A Short History of Nearly Everything

  • by Bill Bryson
  • Narrated by Richard Matthews
  • 17 hrs and 48 mins
  • Unabridged Audiobook

Publisher's Summary

Bill Bryson has been an enormously popular author both for his travel books and for his books on the English language. Now, this beloved comic genius turns his attention to science. Although he doesn't know anything about the subject (at first), he is eager to learn, and takes information that he gets from the world's leading experts and explains it to us in a way that makes it exciting and relevant. Even the most pointy-headed, obscure scientist succumbs to the affable Bryson's good nature, and reveals how he or she figures things out. Showing us how scientists get from observations to ideas and theories is Bryson's aim, and he succeeds brilliantly. It is an adventure of the mind, as exciting as any of Bryson's terrestrial journeys.


Audible Editor Reviews

"Imagine if you can -- and of course you can't..." is how Bryson opens his explanation of how a universe is born. And he has the uncanny ability to not say too much, nor too little; to use metaphors brilliantly but without cliché; and to sound like he's actually learning as he goes along. Like Stephen Hawking before him, Bryson skips from one BIG topic to the next with the curiosity of a child and the patience of a schoolteacher. It's like having a front-row seat to the history of the world.

With his slightly bemused English accent, narrator Richard Matthews sounds completely at home in the material, chatting knowingly and with perfect dry comic timing. For managing to cover the universe and keep it lively, this experience definitely merits as an all-time favorite.


What the Critics Say

"Not to be missed." (AudioFile)
"Destined to become a modern classic of science writing." (The New York Times Book Review)


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Customer Reviews

Most Helpful

Very informative, fun to listen to

This was the first audio book I?ve purchased on Audible and I must say that the experience was surprisingly pleasant.

Being a bit of a science geek, yet not nearly smart enough to understand all of the detailed ins and outs of the various disciplines of study, I have spent the last several years of my college career picking up bits and pieces of science information from whatever web sites I?ve stumbled upon. Combining that with my general understanding of the way the world works, most gleaned from sleepy days in high school science classes, I thought I had a pretty good understanding of what this planet is all about.

Much to my surprise, this book filled me in on so much more. The shear details of discovery that I had obviously slept through in high school blew me away. The way this author ties in what you already know, what you think you know, and what you are totally clueless on made listening to this book very enjoyable.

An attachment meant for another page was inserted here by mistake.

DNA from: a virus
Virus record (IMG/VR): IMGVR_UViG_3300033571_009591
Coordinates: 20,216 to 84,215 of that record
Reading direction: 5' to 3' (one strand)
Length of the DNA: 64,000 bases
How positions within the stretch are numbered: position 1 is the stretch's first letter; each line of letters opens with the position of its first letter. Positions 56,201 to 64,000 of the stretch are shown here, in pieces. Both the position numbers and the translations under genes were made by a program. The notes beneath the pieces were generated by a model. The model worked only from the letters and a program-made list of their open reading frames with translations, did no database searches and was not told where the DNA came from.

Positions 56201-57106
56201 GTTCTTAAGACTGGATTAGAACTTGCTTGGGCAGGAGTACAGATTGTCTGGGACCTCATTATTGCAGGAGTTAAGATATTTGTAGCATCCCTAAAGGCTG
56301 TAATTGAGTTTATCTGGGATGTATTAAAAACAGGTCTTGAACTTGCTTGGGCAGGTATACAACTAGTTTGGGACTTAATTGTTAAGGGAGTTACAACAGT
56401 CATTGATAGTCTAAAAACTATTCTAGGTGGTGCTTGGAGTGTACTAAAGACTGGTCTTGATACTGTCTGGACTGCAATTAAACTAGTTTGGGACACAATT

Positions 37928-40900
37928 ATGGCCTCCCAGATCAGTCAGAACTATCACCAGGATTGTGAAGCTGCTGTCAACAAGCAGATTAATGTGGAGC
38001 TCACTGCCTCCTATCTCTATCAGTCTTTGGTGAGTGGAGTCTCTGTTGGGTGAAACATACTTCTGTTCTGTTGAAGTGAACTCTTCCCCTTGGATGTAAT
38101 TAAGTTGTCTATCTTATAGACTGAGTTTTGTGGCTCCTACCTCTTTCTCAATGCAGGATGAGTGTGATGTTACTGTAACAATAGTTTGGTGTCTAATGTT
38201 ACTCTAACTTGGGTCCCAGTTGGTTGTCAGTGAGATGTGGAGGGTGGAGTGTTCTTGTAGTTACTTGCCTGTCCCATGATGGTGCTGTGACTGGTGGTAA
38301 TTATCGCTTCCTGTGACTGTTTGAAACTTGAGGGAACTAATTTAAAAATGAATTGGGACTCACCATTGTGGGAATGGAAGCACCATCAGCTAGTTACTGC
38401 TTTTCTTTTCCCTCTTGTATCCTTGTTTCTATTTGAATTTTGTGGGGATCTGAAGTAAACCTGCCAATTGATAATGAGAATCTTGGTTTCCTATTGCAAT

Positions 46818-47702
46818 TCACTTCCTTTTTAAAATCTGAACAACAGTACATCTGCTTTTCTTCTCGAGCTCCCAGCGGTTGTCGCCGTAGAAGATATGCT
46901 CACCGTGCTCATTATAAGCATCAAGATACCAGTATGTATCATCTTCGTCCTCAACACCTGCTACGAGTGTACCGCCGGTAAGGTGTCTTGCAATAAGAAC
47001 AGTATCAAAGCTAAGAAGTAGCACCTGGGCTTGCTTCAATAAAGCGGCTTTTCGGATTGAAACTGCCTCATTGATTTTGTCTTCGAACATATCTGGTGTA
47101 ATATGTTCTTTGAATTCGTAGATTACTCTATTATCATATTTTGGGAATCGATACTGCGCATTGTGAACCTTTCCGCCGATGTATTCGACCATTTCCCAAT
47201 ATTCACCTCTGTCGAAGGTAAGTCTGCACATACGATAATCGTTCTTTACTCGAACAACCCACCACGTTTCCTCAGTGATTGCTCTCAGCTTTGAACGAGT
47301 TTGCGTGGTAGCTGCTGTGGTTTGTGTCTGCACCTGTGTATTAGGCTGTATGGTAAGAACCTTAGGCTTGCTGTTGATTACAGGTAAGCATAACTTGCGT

Admittedly, there were a few times when the book seemed to drone on a tiny, tiny bit but I found myself only facing this when there was a subject touched on that I wasn?t previously interested in (such as a bit of Geology). That, too, soon turned from a boring piece of the book into something very interesting (the details about Yellowstone and the ?Super Volcano? ideas).

I must say that if I were to recommend this book to anyone, it would probably help if they had a curiosity in Science and they weren?t terribly bored by some background on the scientists who discovered this or theorized that. I?d suggest the unabridged version, of course, but to help push someone (a student?) into a more curious approach to science, perhaps try the abridged version first.

Over all, I give it a 5 of 5 because I learned a lot, had a great time listening, and this is one of the few purchases I have made in recent years that I haven?t suffered from a neurotic, immediate, and enduring dose of ?buyer?s remorse?. This book was a lot of fun!
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- Corby

Fascinating; Perfect for Adult ADHD

This book does something that few others do. It gives just enough information (without being too much) and makes it absolutely spellbinding. I don't want to know about cosmology, chemistry, and/or physics in minute detail, but I want a conversational knowledge of these and many other things scientific. Bryson provides that in an extremely entertaining, interesting manner. Although it is long, I whole-heartedly recommend the unabridged version.
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- Sean

Book Details

  • Release Date: 10-17-2003
  • Publisher: Books on Tape